Recently in state crypto policy, while many appreciate the economic and technological opportunities that digital assets can offer, the regulatory patchwork that has developed across the 50 states poses challenges for both consumers and innovators.
Three approaches have emerged at the state level for regulating digital assets: Money Transmitter Licenses (MTLs), New York’s Virtual Currency Business Activity regulations, and Wyoming’s Special Purpose Depository Institutions Act.
States are recognizing the opportunity that the digital asset economy presents for their residents. In 2023 alone, thirty-nine states, Puerto Rico and the District of Columbia introduced digital asset legislation. As states continue advancing their own frameworks, this space will continue to get even more complex.
A state-based regulatory frameworks, especially when coordinated among and across each other, can serve as an efficient and effective regulatory model for the industry.
The crypto-verse turned its eyes on California this month, as Governor Newsom signed AB 39, a licensing and regulatory framework for digital assets. It’s the latest example of state governments filling the vacuum that’s been left by the lack of a comprehensive federal framework for this unique and nuanced technology and asset class.
While states have recognized the opportunity that the digital asset economy presents for their residents, the patchwork of varying laws, regulations, and bureaucracies that has developed across the fifty states poses challenges for consumers and innovators alike. Three approaches have emerged at the state level for governing crypto: (1) Money Transmitter Licenses (MTLs), (2) New York’s Virtual Currency Business Activity regulations, and (3) Wyoming’s Special Purpose Depository Institutions Act.
Most States Regulate Crypto Through Money Transmission Licenses
In 2013, the US Department of Treasury’s Financial Crimes Network (FinCEN) determined that digital asset exchanges and intermediaries met the definitions of “money transmitter” and “money service businesses” (MSBs) under applicable Bank Secrecy Act (BSA) regulations. Following FinCEN’s determination, many states began to require exchanges to secure a money transmission license (MTL). Traditionally, money transmission laws have governed activities such as the transfer of funds, currency, or other substitutes for money. Today, thirty-seven states have expanded their money transmission laws to regulate digital asset activity related to financial services. In these states, activity that would require licensing includes selling, issuing, or receiving crypto.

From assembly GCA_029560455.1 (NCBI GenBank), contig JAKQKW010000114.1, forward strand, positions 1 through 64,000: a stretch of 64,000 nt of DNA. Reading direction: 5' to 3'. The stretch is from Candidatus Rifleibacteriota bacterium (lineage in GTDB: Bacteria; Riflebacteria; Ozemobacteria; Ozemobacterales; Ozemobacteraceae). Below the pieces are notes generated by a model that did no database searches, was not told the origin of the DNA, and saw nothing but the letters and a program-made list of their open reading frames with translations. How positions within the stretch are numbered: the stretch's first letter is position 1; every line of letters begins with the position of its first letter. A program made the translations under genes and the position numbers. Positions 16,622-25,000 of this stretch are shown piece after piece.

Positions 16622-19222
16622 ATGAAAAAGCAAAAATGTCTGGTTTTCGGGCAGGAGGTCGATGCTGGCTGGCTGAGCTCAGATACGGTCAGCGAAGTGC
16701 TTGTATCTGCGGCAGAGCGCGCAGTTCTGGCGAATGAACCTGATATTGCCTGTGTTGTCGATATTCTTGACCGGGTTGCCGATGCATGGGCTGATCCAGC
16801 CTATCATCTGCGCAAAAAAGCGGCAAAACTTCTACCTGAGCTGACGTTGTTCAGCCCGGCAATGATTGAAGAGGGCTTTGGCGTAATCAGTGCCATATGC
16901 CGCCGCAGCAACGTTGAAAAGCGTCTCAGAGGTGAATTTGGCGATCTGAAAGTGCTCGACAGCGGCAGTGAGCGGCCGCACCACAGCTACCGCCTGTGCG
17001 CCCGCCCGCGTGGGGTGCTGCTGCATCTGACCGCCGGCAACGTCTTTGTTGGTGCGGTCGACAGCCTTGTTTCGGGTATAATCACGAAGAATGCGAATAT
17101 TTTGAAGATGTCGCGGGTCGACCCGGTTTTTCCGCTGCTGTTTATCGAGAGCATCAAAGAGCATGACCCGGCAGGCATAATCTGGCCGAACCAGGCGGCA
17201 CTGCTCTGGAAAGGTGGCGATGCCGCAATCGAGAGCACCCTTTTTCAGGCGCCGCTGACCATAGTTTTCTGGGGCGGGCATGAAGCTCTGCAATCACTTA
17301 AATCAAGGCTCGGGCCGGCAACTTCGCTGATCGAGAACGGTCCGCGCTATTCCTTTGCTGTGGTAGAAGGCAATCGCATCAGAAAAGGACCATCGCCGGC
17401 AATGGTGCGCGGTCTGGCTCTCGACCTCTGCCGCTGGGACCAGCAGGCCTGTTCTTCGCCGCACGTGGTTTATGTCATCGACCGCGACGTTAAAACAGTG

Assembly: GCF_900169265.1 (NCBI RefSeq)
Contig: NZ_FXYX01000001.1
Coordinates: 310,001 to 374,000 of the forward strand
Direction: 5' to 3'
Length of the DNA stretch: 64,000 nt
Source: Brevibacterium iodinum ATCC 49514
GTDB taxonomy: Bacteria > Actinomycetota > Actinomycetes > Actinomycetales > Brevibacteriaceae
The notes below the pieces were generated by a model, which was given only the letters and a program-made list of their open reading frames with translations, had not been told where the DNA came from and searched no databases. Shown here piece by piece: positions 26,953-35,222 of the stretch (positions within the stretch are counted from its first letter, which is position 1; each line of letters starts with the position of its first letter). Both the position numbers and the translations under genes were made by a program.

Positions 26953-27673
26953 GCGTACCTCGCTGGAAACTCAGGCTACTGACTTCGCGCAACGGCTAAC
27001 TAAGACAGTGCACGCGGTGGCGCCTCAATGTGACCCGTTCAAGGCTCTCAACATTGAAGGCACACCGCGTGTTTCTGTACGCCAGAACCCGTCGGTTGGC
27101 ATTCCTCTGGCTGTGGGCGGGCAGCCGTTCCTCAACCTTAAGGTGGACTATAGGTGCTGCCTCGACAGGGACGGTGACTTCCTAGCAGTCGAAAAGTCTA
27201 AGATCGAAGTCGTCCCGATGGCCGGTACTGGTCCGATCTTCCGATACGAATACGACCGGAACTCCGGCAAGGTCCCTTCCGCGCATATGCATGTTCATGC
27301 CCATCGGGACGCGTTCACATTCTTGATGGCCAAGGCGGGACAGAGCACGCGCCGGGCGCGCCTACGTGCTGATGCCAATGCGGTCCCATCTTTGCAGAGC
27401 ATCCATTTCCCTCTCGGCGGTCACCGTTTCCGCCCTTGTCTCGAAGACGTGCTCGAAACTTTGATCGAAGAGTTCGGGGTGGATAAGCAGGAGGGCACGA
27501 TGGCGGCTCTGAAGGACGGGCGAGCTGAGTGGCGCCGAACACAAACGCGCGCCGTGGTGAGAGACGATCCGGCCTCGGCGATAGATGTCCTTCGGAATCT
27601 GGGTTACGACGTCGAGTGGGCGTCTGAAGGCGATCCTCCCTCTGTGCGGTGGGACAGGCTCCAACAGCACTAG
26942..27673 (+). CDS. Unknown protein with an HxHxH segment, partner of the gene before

Bringing digital assets under the money transmission regulatory umbrella can be efficient for certain activities. Every state except Montana has some form of money transmission statute on the books. This provides an established pathway to compliance for specific digital asset activity. However, there is a lack of uniformity across states about which digital asset activities can trigger licensing requirements. For example, several of these states—including Tennessee, Virginia, and Wisconsin—only involve licensure when digital asset transactions include a fiat currency.
Applying standards written for an analog economy can also fail to capture the complexity that is present across the financial digital asset ecosystem. Issuing a token, for example, is very different from operating a self-hosted wallet or facilitating crypto-to-crypto transactions. Additionally, digital asset businesses regulated under money transmitter laws are often required to secure licenses in every state they operate or serve customers in. The cost and time commitment of securing multiple states’ licenses is particularly prohibitive for many smaller businesses.
New York’s Crypto-Specific Regulatory Framework has Tradeoffs
Recognizing the complexity of the digital asset industry, several states have established their own crypto-specific regulatory frameworks. New York was the first state to do so. In 2015, the state established its BitLicense regulations and expanded the NY banking law to allow limited purpose trust companies chartered in the state to conduct virtual currency business activity.
According to the New York Department of Financial Services (NYDFS), which oversees the regulatory regime, “Virtual Currency Business Activity” can include any of the following: receiving virtual currency for transmission or transmitting virtual currency; storing, holding, or maintaining custody or control of virtual currency on behalf of others; buying and selling virtual currency as a customer business; performing exchange services as a customer business; or controlling, administering, or issuing a virtual currency.